Mahgeetah: rock music in America

A while back, I wrote of Spoon and My Morning Jacket, who have been busy keeping rock music alive in an era of laptops, turntables and synthesisers. But now that those bands have become deconstructionists and funk-explorers respectively, who fulfils the role of the revivalist?

Girls, the creative partnership of Christopher Owens and Chet “JR” White, have a great personal mythology which is important to, but not necessary for, the success of their music. On last year’s Father, Son, Holy Ghost, they became less scrawny (though, in “Honey Bunny”, we learn girls “don’t like my bony body”) and invested in the rich tradition of the lovesick American songwriter. The guitars seethe with unrequited emotion; the Hammond organs purr to suggest ascension; everywhere, there are characters roaming bars late at night, searching for salvation, or just the faintest glimpse of an ex.

The predominant aroma of concision is punctuated by a few more epic compositions, notably “Vomit” and the magisterial “Forgiveness”. The latter is particularly incendiary, with the tumbling floor toms and sultrily struck acoustic guitar of the first half ceding to a sudden explosion of strangled electric guitar, backmasked piano and an atmosphere thick with potential.

New Jersey’s Real Estate are more suburban in their background and their material. Side projects are for gentle experimentation; the main gig is for languidly roaming through wide tree-lined avenues on summer evenings. The tone is nostalgic but doesn’t try to reclaim times past. Their songs are jangly and hit on the same chords in different songs. Frontman Martin Courtney sounds a little like Ian Brown of the Stone Roses; the music behind him sometimes takes on a similar psychedelic swirl to that iconic band.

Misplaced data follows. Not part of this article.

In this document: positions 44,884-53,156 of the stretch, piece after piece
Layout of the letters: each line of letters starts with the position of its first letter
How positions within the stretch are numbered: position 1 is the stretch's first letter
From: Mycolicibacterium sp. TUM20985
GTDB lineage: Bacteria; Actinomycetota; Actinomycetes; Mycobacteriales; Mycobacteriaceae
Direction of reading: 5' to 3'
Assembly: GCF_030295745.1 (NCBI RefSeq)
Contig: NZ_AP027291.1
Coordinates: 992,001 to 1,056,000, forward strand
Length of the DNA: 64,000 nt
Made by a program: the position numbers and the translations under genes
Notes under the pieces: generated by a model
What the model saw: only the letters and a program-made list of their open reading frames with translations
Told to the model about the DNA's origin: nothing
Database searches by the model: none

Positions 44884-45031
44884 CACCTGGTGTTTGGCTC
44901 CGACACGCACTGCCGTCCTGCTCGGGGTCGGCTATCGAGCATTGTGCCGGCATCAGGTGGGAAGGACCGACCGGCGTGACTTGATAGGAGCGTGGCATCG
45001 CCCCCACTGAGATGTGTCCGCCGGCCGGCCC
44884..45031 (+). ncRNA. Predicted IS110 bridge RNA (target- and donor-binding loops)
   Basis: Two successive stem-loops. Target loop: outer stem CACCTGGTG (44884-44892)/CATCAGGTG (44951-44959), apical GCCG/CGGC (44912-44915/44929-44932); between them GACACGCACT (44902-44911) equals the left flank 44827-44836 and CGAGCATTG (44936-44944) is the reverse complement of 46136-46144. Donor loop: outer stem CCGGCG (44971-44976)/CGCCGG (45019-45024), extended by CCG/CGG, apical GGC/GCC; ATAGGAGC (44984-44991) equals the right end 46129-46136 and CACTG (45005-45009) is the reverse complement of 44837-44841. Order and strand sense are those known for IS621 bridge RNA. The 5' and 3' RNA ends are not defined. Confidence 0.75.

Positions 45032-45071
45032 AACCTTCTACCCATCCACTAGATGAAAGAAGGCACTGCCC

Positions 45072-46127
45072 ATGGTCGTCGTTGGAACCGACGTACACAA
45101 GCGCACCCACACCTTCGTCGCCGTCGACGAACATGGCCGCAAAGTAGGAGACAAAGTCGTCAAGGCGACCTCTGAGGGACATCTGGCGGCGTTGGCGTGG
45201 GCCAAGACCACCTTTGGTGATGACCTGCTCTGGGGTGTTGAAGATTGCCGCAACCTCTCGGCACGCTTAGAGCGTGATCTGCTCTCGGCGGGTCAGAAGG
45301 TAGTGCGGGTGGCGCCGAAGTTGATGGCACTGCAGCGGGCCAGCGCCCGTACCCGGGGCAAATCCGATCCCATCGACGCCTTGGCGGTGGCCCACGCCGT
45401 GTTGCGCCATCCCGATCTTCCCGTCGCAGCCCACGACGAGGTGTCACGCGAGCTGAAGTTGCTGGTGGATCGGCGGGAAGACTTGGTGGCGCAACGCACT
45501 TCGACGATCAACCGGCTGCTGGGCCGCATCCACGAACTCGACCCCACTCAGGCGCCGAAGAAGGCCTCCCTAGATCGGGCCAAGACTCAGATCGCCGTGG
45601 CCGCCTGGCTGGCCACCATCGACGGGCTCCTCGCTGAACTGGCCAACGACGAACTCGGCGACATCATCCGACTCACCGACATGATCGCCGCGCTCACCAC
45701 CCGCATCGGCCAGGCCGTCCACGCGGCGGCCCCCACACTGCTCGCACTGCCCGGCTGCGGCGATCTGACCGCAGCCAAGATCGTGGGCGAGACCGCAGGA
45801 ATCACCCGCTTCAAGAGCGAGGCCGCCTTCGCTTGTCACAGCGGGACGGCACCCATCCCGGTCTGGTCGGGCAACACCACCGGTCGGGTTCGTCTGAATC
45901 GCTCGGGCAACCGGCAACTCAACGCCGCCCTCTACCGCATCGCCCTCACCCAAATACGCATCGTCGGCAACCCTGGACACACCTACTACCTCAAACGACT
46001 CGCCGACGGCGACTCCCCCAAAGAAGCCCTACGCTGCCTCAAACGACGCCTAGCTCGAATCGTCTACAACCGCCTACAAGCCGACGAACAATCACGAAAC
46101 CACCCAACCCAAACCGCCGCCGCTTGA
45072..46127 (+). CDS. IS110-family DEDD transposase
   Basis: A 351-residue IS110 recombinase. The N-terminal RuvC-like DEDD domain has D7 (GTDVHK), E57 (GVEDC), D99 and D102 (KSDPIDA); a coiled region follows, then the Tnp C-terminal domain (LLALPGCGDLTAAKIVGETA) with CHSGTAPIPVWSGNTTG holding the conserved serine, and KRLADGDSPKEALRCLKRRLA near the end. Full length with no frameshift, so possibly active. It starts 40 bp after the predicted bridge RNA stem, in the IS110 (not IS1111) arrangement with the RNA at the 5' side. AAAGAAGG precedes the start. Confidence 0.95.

On their second album, Days, what could sound monotonous is rescued by two masterstrokes. Halfway through, we get “Out of Tune”, which is bled into by the effortlessly stargazing synthesizer-work of Daniel Lopatin a.k.a. Oneohtrix Point Never. Then, at the end of the album, the band pull out a seven-minute chugger, “All The Same”, which was built to soundtrack more urgent motorway cruising. Over a ticking motorik pulse, the guitars expand to fill the entire landscape unfolding before the driver’s eyes.

The guitar is not dead to America—where I have talked about Girls and Real Estate, you could easily look to The War On Drugs, Kurt Vile or St. Vincent instead. Back in 2010, I wrote, in crowning The National’s High Violet my album of the year, that “when austerity bites, it’s best to face the music”. Eighteen months on, this new set of artists allow us to transcend the grim reality of a faltering economy, tanking house prices, or any other of your chosen American faiblesses, and take in music that conjures up a more golden age.

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